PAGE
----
Montone, originally from Italy, is currently wine director at Soho’s London Edition Hotel. ‘I worked really hard for this. I’ve learned from the mistakes I made in the previous edition and this time I really wanted to make it,’ Montone told Imbibe. ‘I wasn’t expecting to win, but I knew I did better than last year.’
The competition is organised by gastronomic society Chaîne des Rôtisseurs and is open to sommeliers working in Britain aged 21 to 30. It involves a three-part test split into theory, service and blind tasting.
The theory section is a four-hour written exam, with topics ranging from wine production to viticulture and geography, as well as spirits, beer and cider knowledge. The service part includes decanting and champagne-pouring and is aimed at judging the contestant’s competence, poise and professional attitude. During service, somms may be asked questions on food pairings or on specific vintages. The third and last part of the competition entails the blind tasting of white and red wines to establish vintage, grape variety, country and region of origin, as well as the blind tasting of six spirits.
Coming second in the contest was Salvatore Castano of Mash in London, while Paul Robineau, sommelier at Moor Hall, came third. Fourth was Paul Fauvel, head somm at Lanesborough Hotel London. Fauvel was awarded the Gerard Basset Tasting Trophy, a brand new prize for the best blind-tasting and food-matching performance created to commemorate Basset, who passed away in November.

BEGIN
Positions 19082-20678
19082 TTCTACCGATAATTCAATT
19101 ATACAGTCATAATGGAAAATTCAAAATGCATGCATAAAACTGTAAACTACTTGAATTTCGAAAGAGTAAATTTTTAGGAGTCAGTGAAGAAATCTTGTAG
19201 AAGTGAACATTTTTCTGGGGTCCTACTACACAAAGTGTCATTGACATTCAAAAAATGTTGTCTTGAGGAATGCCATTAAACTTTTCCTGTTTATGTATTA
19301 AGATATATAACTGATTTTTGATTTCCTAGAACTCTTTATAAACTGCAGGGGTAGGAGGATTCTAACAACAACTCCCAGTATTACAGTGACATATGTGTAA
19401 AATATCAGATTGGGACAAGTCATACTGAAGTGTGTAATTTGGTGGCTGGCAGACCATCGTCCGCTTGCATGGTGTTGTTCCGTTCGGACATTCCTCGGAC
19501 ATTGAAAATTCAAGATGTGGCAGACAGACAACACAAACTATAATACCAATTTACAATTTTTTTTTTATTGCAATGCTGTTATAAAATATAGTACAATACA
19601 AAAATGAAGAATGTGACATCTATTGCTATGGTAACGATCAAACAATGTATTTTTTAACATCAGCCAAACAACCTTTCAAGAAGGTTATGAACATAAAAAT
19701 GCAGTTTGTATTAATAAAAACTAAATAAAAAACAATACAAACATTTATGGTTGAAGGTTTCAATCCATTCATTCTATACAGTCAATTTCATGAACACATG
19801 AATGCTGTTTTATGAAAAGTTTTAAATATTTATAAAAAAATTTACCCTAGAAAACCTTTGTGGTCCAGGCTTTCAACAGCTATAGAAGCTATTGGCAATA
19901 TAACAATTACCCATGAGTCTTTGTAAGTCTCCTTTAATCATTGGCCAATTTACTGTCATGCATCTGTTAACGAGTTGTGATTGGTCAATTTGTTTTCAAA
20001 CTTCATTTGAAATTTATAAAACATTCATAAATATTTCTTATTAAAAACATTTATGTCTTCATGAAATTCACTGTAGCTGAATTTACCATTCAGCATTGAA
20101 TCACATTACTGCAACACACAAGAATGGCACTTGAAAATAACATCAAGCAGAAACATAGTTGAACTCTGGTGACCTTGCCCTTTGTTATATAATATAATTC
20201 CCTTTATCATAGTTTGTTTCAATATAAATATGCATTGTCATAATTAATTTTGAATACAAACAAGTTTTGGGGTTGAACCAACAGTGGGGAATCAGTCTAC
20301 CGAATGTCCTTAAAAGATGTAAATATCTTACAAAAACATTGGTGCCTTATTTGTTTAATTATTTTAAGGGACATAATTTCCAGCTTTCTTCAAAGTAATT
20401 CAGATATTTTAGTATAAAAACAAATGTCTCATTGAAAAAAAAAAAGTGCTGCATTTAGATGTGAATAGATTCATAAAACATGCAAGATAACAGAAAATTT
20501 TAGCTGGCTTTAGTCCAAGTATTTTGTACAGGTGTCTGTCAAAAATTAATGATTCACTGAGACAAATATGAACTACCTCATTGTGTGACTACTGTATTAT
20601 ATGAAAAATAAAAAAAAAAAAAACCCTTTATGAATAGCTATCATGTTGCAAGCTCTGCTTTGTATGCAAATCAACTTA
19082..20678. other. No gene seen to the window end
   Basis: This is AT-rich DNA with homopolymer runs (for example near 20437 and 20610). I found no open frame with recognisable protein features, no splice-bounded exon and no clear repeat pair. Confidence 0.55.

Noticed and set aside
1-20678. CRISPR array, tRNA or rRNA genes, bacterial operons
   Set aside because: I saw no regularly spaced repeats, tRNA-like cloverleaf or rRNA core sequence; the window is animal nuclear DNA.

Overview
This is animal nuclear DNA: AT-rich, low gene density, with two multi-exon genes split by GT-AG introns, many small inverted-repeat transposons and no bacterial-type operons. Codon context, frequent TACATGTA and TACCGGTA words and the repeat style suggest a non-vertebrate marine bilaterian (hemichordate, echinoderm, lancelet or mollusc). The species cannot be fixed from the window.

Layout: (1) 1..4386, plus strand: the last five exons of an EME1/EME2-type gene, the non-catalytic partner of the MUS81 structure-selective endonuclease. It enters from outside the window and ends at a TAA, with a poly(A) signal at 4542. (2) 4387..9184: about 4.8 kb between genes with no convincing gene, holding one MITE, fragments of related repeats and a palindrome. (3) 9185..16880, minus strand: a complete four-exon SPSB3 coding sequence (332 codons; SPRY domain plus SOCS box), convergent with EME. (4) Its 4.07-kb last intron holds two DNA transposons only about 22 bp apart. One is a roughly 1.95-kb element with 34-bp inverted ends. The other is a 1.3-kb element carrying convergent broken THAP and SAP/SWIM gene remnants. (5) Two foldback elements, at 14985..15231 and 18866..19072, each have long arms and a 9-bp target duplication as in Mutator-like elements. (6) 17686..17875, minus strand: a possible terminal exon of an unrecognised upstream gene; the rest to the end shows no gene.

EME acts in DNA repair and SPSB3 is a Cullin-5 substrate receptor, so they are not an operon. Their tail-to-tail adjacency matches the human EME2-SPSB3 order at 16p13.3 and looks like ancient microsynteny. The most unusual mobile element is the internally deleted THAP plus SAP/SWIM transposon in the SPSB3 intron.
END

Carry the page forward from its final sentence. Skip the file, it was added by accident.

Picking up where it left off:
Basset collaborated with the Chaîne up until last year and was key in devising the Young Sommelier competition in 2008. ‘Gerard loved competitions,’ explained Basset’s wife Nina, who was in charge of delivering the trophy. ‘After he won all of them and became too old to compete, he liked to be involved as an organiser.’
All four finalists received a champagne sabre from Gaggenau, Schott Zweisel glassware and bottles from leading UK sparkling wine producer Nyetimber.
Montone will now go on to represent Britain at the International Young Sommelier finals in Seoul, South Korea, on 19-20 September. ‘[The final] is going to be a lot more challenging,’ said Montone. ‘I’ve already been studying consistently for the past two years, blind tasting three, four or five times per week. I’m trying to be prepared for any scenario.’
Montone will compete for the coveted title of International Young Sommelier of the Year against fellow somms from around the globe under the mentorship of members of the Court of Master Sommeliers UK.